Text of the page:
Will SA continue its opportunistic approach to foreign policy, which has seen it hide the light of democracy under the bushel of subservience to China and Russia?
According to Biti: “Whatever South Africa does or does not do, SADC surely must act on its preliminary report. Having concluded that the election was not free or fair, SADC must take corrective measures and provide the agency and leadership required.”
SADC could follow its own precedent.
“When Mugabe brazenly and violently stole the 2008 run-off election, it appointed then-president Thabo Mbeki to facilitate dialogue on an internal solution in Zimbabwe. However, any intervention or solution to the Zimbabwean crisis must be founded on democracy and respect for the people’s will.
“A preference for stability over democracy would be a disaster,” said Biti.
He went on to say that “any intervention must be an inclusive process that involves the broad mass of Zimbabweans. In addition, any such intervention must recognise the huge economic, political and legal reforms that have to be carried out.
“Lastly, in light of the military coup of November 2017, any solution must address security sector reform. Given the enormity of what needs to be done in Zimbabwe, a provisional government or a national transitional authority is a possibility worth considering.”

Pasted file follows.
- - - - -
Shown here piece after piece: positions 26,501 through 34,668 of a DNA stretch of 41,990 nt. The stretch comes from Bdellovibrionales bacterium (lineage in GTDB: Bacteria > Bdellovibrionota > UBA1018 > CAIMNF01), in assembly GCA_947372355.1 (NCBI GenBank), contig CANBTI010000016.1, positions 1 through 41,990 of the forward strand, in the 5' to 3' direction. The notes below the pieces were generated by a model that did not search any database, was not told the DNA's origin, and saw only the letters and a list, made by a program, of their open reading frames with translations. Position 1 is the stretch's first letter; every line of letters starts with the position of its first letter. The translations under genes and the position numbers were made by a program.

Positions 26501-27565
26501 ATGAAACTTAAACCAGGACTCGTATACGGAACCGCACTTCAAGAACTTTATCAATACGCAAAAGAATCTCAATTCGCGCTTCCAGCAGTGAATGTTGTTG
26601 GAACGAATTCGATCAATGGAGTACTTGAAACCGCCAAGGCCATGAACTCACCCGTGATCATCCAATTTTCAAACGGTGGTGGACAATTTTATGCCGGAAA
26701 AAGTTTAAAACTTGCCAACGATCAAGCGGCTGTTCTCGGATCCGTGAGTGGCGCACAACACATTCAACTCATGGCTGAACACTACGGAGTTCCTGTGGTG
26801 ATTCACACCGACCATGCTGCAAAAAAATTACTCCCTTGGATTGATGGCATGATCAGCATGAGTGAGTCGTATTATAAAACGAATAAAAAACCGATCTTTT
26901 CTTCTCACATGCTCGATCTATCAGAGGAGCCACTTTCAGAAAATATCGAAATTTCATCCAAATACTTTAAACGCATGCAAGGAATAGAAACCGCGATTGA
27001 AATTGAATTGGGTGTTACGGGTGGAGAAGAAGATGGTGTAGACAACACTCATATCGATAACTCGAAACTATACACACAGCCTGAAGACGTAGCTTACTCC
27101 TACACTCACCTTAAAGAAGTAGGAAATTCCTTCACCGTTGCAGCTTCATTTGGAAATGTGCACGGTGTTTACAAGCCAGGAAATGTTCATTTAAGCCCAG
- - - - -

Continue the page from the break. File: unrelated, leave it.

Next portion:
Then there is the question of how Zimbabwe’s long-suffering opposition should react.
In the short term, it will have to prove that it won by collating the V11 reports [polling station result forms] to make its tally. Since these forms are at the polling station level, they are the least likely to be tainted and will provide an accurate guide to what really happened in the election, rather than Zanu-PF’s version of results.
In the longer term, however, the opposition Citizens Coalition for Change (CCC) will have to review its election strategy. While the CCC picked up support and has prevented a two-thirds Zanu-PF parliamentary majority, this is not enough to take the country out of its dire economic mire. On the contrary, it may even sideline parliament from its role in scrutinising the exercise of executive power.
Where the CCC failed was in believing that the righteousness of its mission was enough to secure its results. It should rather have learnt lessons from Hakainde Hichilema’s election victory in neighbouring Zambia in 2021.